When I was younger, I didn’t think that I had special talents like other people did. I was just the skinny, quiet Asian girl with big glasses and braces. So, I thought, well, if I can’t be really great at something, at the very least, I can be known as “the nice girl”. So, I tried to be nice to my peers.
As I got older, and started to embrace my unique gifts, (everyone has these) I started to care less about being the nice girl. When I was busy with school, work, and babies, I subconsciously told myself that I don’t have time to be nice anymore.
About a year ago, I realized that I was wrong. The world is craving kindness! And you know what? Kindness doesn’t have to take too much time or effort. Here are some ideas on how to show kindness.
Open the door for pregnant ladies, new moms—or anyone, really.
When I was pregnant with my first child, two gentlemen walked ahead of me and opened the double doors on each side of me. I felt like a queen walking through those doors!
When I was a new mom, it was overwhelming to go shopping with my new baby and a stroller. It meant the world to me when someone helped me open the heavy doors in front of me.
Instead of sending a boring text message, send a voice “text” message.
I don’t know about you, but I am on screens so much that I start to hate my cell phone. Instead of sending another monotonous text, send a voice text. I bet your loved ones would love to hear your voice!
Send snail mail.
I have a bad habit of only opening my mail once per week or once every other week because I like to avoid unexpected bills and useless paper. Snail mail from a friend is usually a welcome surprise!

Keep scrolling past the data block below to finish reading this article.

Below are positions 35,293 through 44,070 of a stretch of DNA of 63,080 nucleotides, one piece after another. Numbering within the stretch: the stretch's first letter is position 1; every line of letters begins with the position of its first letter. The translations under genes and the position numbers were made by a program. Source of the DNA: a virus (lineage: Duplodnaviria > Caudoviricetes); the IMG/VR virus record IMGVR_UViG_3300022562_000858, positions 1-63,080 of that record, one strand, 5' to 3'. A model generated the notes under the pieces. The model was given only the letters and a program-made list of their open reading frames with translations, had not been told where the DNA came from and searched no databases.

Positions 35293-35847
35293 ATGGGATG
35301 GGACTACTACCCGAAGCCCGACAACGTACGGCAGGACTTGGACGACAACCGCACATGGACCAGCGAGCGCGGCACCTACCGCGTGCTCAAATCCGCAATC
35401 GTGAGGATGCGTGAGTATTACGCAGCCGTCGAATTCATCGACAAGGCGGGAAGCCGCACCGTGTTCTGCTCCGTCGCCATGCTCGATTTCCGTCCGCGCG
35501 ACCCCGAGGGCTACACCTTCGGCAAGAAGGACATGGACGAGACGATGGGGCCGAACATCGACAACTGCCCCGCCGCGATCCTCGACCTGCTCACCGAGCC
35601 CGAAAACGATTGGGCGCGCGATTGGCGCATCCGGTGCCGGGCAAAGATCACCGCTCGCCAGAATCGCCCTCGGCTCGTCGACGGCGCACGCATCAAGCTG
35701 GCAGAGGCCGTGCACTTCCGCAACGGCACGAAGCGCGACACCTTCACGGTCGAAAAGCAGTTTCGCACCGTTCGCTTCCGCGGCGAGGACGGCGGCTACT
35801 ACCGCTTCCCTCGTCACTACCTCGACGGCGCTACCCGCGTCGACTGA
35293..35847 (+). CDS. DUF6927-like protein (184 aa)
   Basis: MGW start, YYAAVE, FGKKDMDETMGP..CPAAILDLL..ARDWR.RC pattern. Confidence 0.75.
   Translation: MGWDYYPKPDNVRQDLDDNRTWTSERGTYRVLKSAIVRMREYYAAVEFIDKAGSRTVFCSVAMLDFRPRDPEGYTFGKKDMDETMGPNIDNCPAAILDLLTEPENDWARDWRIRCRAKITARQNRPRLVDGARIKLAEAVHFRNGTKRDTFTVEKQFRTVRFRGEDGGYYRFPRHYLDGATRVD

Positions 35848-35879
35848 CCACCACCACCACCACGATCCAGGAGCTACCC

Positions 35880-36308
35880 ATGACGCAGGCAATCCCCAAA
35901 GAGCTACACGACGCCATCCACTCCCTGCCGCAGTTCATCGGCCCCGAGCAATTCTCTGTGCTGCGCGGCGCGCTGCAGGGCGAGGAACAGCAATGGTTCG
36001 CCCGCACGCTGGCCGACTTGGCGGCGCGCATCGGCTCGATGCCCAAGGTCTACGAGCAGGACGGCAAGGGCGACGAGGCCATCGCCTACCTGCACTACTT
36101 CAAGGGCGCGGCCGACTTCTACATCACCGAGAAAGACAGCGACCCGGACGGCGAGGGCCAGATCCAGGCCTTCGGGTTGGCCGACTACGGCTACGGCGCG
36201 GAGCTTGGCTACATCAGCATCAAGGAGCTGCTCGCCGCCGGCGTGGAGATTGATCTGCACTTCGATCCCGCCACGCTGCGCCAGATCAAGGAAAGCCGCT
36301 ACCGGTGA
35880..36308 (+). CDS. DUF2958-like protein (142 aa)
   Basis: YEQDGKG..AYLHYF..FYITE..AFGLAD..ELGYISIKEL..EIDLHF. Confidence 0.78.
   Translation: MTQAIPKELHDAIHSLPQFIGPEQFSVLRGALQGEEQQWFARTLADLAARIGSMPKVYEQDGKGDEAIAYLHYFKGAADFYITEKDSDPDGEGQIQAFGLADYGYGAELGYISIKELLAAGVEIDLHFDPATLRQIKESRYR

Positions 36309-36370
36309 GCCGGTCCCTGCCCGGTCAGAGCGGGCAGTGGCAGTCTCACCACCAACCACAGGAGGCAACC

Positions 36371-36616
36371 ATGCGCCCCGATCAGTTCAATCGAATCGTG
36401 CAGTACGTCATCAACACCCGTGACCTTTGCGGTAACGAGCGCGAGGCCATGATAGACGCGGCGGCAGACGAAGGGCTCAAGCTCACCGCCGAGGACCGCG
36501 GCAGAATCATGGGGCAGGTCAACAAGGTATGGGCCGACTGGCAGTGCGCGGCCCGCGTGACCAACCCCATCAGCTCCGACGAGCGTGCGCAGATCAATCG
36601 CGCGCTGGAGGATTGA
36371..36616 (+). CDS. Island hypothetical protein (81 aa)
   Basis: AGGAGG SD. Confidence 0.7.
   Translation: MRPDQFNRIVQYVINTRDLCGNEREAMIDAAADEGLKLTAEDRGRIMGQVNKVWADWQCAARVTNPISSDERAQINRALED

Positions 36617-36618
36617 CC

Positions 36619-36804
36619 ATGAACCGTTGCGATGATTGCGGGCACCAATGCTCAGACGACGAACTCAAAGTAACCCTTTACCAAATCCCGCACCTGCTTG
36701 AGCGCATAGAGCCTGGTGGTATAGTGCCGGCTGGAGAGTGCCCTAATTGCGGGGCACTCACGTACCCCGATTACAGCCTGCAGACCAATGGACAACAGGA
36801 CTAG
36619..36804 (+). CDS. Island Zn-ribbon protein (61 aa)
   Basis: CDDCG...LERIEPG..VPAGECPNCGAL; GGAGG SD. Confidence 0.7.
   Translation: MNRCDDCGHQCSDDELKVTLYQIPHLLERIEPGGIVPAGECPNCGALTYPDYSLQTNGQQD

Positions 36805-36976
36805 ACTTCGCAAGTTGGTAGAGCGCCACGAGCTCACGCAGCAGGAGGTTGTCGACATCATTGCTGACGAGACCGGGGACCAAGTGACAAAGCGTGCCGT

Give someone the benefit of the doubt.
If someone takes your place in line, don’t get all bent out of shape. Maybe she had a lot on her mind and wasn’t thinking when she stepped in front of you.
Smile and be friendly to strangers.
Strike up a conversation with someone and see how someone’s day is going. If you are practicing “social distancing”, you can still do this from a distance.
Say nothing negative for a day.
This is good for the mental health of you and the people that you live with.
Be curious about someone else’s views without voicing your own opinion.
There’s a lot of division in the world—it’s really concerning and heartbreaking! When you have the time, why not sit down with Uncle Fred and ask him why he believes the opposite of you when it comes to Issue X? If you genuinely care to learn, Uncle Fred will probably be happy to share with you, you might learn something, and the whole conversation might bring you closer together. Uncle Fred might even ask you to share your views with him. I struck up a conversation like this with my aunt a few years before she died. If I had not initiated this conversation, I might not have known her or respected her as much as I do now.
For more ideas, check out Shaunti Feldhahn’s book, The Kindness Challenge. What other ideas do you have? I need more!
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